By Allison Vincent
Rare sights and sounds abound throughout the CREW trails, especially when compared to the urbanized communities most of us call home. Nevertheless, some species are considerably more rare to see or hear even within the preserved lands of CREW. One such species is the gopher frog, Lithobates capito, a stout-bodied, boldly spotted frog with a chunky appearance that reaches a length of two to four inches. Within the CREW lands, they have their own specialized communities and you can find them in xeric hammock, scrubby and mesic flatwoods, mixed hardwood-pine communities and a variety of disturbed habitats.
This species gets its name from it’s homely use of gopher tortoise burrows. Gopher frogs are nocturnal, normally spending their day in tunnels, stump holes, and gopher tortoise burrows. However, because of habitat destruction, the gopher frog is very rare in its southern range of south Florida, and is listed as a FWC species of special concern in Florida.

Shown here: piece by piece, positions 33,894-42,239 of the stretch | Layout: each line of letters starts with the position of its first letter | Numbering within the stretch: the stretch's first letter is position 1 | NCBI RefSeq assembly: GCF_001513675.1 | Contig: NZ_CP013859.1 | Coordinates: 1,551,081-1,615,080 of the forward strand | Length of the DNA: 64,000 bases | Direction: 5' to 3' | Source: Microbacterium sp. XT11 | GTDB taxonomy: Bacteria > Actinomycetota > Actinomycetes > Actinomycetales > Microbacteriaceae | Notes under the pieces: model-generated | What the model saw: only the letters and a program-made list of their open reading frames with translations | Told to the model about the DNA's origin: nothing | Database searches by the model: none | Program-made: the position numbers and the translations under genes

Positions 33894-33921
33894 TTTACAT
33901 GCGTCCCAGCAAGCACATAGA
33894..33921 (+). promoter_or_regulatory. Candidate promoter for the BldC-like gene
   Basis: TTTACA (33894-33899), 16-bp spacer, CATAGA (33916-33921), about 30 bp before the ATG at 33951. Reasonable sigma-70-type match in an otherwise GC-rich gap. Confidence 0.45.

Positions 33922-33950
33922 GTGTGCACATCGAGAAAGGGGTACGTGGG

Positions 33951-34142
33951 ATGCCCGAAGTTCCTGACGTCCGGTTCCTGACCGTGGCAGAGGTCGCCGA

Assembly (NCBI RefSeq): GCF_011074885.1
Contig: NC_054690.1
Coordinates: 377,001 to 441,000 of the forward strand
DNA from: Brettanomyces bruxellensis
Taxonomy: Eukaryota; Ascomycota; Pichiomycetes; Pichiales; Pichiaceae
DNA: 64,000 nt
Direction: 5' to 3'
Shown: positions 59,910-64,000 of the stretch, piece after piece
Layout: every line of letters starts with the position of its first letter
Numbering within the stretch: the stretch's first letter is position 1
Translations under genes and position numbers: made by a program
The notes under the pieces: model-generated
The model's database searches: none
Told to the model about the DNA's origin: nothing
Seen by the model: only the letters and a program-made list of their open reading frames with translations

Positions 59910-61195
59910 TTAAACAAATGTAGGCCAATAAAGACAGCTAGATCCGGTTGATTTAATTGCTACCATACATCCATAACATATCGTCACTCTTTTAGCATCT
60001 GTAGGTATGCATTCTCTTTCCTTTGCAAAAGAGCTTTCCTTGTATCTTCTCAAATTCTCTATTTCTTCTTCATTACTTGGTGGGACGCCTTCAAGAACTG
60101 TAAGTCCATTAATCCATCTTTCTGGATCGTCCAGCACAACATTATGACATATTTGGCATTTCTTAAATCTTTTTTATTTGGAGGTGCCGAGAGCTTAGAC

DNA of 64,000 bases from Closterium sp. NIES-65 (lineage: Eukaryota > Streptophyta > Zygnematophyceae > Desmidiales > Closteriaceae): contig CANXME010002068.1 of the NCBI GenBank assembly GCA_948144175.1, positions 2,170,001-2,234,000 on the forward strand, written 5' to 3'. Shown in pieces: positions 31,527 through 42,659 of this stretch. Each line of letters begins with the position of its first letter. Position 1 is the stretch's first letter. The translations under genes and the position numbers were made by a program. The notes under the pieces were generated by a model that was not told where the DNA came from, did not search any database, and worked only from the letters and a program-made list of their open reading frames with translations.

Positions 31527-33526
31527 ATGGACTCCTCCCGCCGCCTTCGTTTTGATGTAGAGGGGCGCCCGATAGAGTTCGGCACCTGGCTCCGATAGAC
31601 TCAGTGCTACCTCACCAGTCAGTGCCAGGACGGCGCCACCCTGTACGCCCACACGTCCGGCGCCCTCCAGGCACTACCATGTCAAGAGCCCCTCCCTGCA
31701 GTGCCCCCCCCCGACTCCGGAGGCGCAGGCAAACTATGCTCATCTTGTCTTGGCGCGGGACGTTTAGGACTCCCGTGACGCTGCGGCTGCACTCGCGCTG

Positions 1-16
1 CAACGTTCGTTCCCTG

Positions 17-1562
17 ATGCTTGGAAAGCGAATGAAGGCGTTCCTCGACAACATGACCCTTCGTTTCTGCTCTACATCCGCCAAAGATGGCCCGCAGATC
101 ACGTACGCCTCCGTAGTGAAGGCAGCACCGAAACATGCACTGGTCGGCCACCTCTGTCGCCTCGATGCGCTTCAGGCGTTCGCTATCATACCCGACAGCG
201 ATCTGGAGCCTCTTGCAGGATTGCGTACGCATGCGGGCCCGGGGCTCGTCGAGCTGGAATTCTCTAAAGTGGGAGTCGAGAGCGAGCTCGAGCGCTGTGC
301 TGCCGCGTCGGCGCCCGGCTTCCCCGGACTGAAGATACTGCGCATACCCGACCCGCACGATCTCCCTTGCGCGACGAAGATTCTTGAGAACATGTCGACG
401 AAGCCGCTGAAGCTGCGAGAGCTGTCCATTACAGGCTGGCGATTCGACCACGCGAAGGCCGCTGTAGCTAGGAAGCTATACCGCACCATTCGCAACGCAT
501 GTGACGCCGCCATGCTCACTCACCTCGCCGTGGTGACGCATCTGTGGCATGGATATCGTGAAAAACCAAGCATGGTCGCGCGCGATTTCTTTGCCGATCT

Pivotal to the success of future generations of gopher frogs is land management and preservation, like the work you support at CREW. Prescribed fire and shredding of vegetation in the understory of their ecosystems helps to eliminate small shrubby tree encroachment, dense debris, peat buildup, and increased evapotranspiration (evaporation of surface water and release of water vapor).
Partnership between the Florida Fish and Wildlife Conservation Commission (FWC) wildlife biologists and the South Florida Water Management District land managers ensures that habitat restoration takes place within the CREW project which in turn greatly benefits environmental sensitive species like the gopher frog.
FWC biologists at CREW have recently reignited research on game and predaceous fish, another threat to gopher frog populations.
In Search of a Mate
Gopher frogs will travel long distances (up to a mile or more) to breed mainly in seasonally flooded, temporary breeding ponds, but also in permanent waters. The gopher frogs occurring in southern Florida will breed a second time in the summer. Females lay eggs in shallow water in a single mass that can contain 3,000 to 7,000 eggs. Once hatched, the tadpoles metamorphose in three to seven months. Gopher frogs usually reach sexual maturity at two years of age.
Listen for the Chorus
The call of a gopher frog is developed in the back of the mouth and sounds like a deep guttural snore. Heavy rains at any season may stimulate choruses, resulting with many of them calling at once. Sometimes they call from underwater, so as not to attract predators, creating a noise that is detected only by a hydrophone, which is defined exactly as the name implies, a microphone which detects sound waves underwater.